Forgetting for an Hour: Colors, Waves, Broad Strokes


The symphonic infrastructure of art across all mediums does indeed still exist in 2017, but it requires some digging beneath the surface to unearth, especially in music and cinema. Inside popular radio waves and big box multiplexes are frenetically paced, redundant tracings attempting to strengthen their grip on the end goal of convincing the masses of what they should worship. Computer generated explosions. Instant gratification encouragement. Recycled and hollow franchises. Season 8 anticipation. Laugh track instructing laser pointer. There are plenty of strategically placed distractions to sift through, and sometimes what’s necessary in such a loud, frightening, tenuous era in which our country is being “led” by a figure who has his hand set firmly on the history rewind button, is to draw the curtains and listen not to any voices, but only the intuition of orchestration. In the lightning-fast bombardment that everyday modern life can so often be, I think it is invaluable to find an hour somewhere to commit to a well constructed instrumental playlist. Free of crooning vanity, outside vocal influence, mind-numbing choruses to attempt the big cash catch.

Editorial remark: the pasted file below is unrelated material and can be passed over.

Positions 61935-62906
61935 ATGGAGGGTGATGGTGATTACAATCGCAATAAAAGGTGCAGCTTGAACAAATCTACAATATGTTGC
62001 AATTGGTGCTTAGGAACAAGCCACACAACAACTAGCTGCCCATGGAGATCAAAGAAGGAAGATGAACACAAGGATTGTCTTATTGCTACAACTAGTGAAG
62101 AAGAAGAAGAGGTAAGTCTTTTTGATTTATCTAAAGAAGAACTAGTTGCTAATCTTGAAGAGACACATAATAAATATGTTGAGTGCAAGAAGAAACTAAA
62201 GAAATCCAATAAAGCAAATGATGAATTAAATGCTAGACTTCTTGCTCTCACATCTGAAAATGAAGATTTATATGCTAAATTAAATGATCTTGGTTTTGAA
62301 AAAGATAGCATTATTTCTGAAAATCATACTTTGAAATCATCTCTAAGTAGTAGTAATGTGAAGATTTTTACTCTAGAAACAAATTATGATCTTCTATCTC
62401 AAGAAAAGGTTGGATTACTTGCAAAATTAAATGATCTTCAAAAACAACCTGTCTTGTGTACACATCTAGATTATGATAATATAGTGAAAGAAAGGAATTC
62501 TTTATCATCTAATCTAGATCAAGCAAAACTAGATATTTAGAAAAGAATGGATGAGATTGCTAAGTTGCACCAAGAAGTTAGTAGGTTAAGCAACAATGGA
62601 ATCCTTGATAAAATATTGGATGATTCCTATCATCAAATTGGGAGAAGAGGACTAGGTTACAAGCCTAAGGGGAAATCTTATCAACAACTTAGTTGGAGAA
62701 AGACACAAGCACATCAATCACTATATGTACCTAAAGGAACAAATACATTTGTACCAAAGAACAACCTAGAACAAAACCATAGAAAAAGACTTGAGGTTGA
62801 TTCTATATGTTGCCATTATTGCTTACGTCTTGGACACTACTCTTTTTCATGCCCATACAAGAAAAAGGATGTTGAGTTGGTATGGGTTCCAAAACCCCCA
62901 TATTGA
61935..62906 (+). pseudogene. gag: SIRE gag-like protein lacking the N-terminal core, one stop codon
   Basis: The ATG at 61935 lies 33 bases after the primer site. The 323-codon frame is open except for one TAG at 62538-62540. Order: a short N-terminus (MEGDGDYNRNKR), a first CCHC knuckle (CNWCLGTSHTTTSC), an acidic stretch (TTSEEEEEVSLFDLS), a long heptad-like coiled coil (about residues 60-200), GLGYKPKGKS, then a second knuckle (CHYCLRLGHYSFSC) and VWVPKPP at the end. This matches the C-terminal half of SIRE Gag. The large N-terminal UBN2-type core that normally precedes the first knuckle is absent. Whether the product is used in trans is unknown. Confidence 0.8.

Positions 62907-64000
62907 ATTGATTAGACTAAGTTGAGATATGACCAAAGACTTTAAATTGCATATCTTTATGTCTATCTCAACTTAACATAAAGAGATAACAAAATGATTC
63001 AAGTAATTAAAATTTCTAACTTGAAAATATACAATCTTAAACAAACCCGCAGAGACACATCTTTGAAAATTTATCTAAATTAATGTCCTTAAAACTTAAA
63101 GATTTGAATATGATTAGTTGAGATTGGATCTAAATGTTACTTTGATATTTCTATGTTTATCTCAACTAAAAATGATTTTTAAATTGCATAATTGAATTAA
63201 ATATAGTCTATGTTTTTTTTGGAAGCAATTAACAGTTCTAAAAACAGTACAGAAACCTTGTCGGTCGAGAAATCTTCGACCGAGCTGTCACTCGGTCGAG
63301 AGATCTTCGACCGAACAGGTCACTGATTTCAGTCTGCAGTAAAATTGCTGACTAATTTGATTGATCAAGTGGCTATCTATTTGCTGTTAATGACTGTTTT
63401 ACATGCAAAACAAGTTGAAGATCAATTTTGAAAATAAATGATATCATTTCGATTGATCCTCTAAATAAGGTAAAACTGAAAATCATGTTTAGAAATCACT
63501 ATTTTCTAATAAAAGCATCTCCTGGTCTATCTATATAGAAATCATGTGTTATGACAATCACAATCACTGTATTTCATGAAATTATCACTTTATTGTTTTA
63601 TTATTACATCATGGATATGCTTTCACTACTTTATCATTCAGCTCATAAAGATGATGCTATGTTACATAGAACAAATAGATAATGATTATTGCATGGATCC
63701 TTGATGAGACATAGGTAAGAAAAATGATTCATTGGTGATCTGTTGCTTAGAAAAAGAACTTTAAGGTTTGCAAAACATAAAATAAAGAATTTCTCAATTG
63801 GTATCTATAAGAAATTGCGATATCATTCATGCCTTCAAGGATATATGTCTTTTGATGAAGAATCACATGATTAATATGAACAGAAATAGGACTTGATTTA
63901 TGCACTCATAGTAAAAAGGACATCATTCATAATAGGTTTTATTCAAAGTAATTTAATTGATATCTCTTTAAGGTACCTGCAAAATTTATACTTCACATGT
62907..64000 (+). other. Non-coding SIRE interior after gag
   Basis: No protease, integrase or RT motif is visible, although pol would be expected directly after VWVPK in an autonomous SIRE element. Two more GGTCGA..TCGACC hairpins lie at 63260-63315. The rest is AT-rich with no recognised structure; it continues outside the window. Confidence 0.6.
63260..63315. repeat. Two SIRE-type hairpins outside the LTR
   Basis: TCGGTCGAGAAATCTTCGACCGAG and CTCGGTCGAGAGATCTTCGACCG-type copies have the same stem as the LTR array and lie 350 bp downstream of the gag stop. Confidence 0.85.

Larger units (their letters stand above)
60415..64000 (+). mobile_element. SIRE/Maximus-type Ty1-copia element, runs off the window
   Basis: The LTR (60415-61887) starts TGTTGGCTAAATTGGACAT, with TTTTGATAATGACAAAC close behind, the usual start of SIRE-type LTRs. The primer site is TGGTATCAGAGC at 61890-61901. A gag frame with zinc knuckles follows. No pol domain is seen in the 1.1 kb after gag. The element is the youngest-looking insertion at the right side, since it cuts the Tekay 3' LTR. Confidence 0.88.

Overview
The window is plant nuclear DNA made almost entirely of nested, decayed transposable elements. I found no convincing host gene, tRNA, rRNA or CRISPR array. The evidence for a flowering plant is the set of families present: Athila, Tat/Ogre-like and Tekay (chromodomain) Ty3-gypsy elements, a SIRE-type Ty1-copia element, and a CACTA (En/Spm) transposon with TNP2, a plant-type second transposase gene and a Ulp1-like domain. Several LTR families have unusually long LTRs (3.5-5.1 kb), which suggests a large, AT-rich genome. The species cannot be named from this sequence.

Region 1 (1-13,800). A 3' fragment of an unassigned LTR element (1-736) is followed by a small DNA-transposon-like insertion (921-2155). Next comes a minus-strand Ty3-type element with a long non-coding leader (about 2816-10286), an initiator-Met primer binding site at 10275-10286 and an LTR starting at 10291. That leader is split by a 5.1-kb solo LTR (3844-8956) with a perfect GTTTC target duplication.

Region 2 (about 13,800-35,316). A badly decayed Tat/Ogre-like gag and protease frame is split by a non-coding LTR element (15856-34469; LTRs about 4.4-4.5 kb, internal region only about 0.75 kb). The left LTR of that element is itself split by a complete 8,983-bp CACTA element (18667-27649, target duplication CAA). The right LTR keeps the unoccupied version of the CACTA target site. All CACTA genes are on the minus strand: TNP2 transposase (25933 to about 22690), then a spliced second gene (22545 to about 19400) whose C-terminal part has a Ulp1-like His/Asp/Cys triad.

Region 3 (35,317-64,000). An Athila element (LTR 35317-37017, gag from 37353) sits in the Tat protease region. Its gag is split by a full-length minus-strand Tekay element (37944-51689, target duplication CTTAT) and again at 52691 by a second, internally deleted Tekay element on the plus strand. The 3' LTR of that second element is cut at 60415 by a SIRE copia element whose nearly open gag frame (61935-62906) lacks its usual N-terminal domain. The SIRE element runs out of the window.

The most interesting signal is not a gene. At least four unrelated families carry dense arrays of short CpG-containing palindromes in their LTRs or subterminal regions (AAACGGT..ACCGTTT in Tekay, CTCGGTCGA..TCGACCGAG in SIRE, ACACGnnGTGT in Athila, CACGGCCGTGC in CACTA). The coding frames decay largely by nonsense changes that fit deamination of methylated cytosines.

The blinds are closing, and Colin Stetson’s “Spindrift” is opening. At the moment there is no better way to begin than here, listening to a musical painter brainstorm on a palette as tall as a skyscraper. The visionary avenues in which his saxophone takes us on, within these six and a half minutes, is nothing short of brilliantly entrancing. By the time it bows out, the immersion is set into place, and Max Richter’s minimal piano on “Horizon Variations” further paves the concrete on a scenic backroad that will always be a work in progress. The piece doesn’t even reach the two minute mark, but it offers a mountain of contemplative images. A few moments of silence are effectively felt before a key-driven melody begins to slowly fade in. On their most monumental track, “Tequesta”, The Mercury Program managed to find a seamless balance vintage jazz rhythms and an almost futuristic undertone. It is tightly knit, focused epic that captivates for over seven minutes. Colors of light turquoise and sea green form a cerebral image with eyes closed and headphones firmly worn, inviting Hammock’s “The House Where We Grew Up”. The track’s guitar swirls and hums, oddly enough, and has a way of conjuring up specific memories from adolescence. Constructing a makeshift baseball diamond in the back yard using a bucket of past gloves as bases. The fluorescent neon of roman candles projecting onto the cerulean country skyline.